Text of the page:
When traveling with my gallant groom, we enjoy sampling the local cuisine, but we also make a point of asking the natives where they like to eat. So it was that we found ourselves, while in Dublin last week, visiting a wine bar called “The French Paradox.”
The name refers to the concept that the French seem able to enjoy a diet rich in cheeses and foie gras, supposedly offset by the healthy effect of wine.
We enjoyed a sampling of meats, cheeses, olive tapenade and anchovies, with a menu of French wines that we studied with care. After mulling over the proper white wine for this array, I decided to trust my heart rather than my head and opted for a glass of delicious French champagne. Perfect!
It was inevitable, being from an Irish Catholic family of 14 children who were always celebrating christenings, weddings and more christenings, that I would develop a taste for the bubbly. When my sisters and I were children, we fell in love with the movie “Gigi.” The five of us girls would sing “The Night They Invented Champagne” and my father would serenade us with “Thank Heaven for Little Girls.”
The best of times deserve the healthy pop of a cork and a celebratory taste of the effervescence that Dom Perignon himself reportedly described as “drinking stars.” The term “champagne” is reserved for those wines produced in that specific region of France, but there is an entire galaxy of sparkling wines from elsewhere that rise to the occasion.
We are fortunate here on the East End to have a winery completely dedicated to sparkling wines. Southold’s Sparkling Pointe has taken a serious approach to cultivating the same grapes used in France’s Champagne region — Pinot Noir, Pinot Meunier, and Chardonnay. Cynthia and Tom Rosicki, the owners, along with winemaker Gilles Martin, are producing their wines in the traditional “Methode Champenoise,” turning out sparkling wines that deserve respect.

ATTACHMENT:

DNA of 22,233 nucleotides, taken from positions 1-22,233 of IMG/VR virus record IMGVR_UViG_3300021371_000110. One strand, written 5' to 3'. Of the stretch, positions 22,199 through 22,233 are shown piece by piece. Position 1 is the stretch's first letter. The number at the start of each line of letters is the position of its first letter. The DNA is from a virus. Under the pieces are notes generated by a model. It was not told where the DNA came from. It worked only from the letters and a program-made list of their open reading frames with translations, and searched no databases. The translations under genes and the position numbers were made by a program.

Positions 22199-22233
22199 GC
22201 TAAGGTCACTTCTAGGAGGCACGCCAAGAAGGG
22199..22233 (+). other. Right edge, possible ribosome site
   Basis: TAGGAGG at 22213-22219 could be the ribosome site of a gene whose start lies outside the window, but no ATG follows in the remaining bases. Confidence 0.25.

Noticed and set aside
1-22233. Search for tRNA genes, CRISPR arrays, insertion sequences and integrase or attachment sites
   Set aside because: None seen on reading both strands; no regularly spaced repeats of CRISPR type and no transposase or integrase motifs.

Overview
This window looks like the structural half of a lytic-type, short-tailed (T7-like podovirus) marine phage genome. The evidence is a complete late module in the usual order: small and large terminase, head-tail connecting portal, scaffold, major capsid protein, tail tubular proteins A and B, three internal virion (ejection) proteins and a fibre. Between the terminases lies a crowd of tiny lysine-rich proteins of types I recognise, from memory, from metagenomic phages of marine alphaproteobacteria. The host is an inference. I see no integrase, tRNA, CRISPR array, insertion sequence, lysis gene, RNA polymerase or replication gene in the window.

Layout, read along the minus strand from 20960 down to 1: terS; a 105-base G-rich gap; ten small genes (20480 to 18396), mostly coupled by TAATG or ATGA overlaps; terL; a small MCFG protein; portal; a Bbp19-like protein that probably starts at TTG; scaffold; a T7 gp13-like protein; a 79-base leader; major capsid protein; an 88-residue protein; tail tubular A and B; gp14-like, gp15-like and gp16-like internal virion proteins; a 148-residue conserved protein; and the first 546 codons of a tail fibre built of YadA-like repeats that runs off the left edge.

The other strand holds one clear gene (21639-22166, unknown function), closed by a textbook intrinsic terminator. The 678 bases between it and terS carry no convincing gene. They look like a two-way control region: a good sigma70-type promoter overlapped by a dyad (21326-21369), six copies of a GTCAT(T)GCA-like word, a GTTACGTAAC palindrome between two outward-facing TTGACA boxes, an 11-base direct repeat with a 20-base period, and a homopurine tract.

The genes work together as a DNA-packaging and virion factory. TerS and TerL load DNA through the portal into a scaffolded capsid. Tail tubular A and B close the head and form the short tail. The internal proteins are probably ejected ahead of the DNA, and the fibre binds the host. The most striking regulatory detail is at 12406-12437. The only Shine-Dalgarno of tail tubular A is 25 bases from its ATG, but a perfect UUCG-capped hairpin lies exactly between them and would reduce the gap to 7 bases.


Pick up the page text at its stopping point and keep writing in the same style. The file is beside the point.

A recent taste of their 2016 Brut was light and classic, with soft fruit notes. The winery offers pairings in its tasting room; the local Catapano Goat Farms fresh chevre is especially recommended with the Brut. The sales manager, Melissa Rockwell, also recommends any salty snacks like popcorn or say, North Fork potato chips with it -— and of course, always oysters.
The winery also features an aged 2008 sparkling wine called Brut Seduction, unique to this region. Its fragrance and flavor call up notes of caramel and butterscotch. The 2010 Seduction will be released soon. These fine wines are priced accordingly. The Brut 2016 is $30 per bottle while the Seduction 2008 sells for $68. For serious wine tasters, or for a special gift, they merit consideration.
To find other East End sparkling wines within your budget, I find our local merchants always helpful in navigating the multitude of choices. The growing popularity of Prosecco, the Italian sparkling wine, has also opened up lots of possibilities. In the Reporter’s Island Bookshelf column of September 15, 2018, I discussed local author Amy Zavatto’s book, “Prosecco Made Me Do It.” She writes, “Affordable Prosecco…elevates flavors and aromatics with its freshness and zippy bubbles.”
One of her cocktail recipes, Grand Avenue Frolic, was named in honor of partying summer nights away at the Island’s old Chequit Bar. It takes a basic Madras, with vodka, orange and cranberry juices and soups it up with a dash of Cointreau and a generous helping of Prosecco. It may bring back memories, or help you create new ones.
While I would not add fruity ingredients to a serious sparkling wine or champagne, Prosecco welcomes them. From a cranberry-splashed Poinsettia at Christmas to orange juice-flavored Mimosas for Easter brunch, these combinations capture the flavor of the holiday. Last Christmas, I gave my sisters syrups from the New York Botanical Garden flavored with their favorite color flowers, to personalize each one’s glass of bubbly. Here on the Island, we have a favorite summer sparkler: we make our own version of the classic peach-flavored Bellini as soon as fresh peach juice appears at Briermere Farms in Riverhead. Combined with Prosecco, it’s truly a taste that celebrates summertime. Try adding other fruits as befits special occasions — blueberries to celebrate the christening of a baby boy, or strawberries when a little girl joins the family. (“Thank Heaven!”)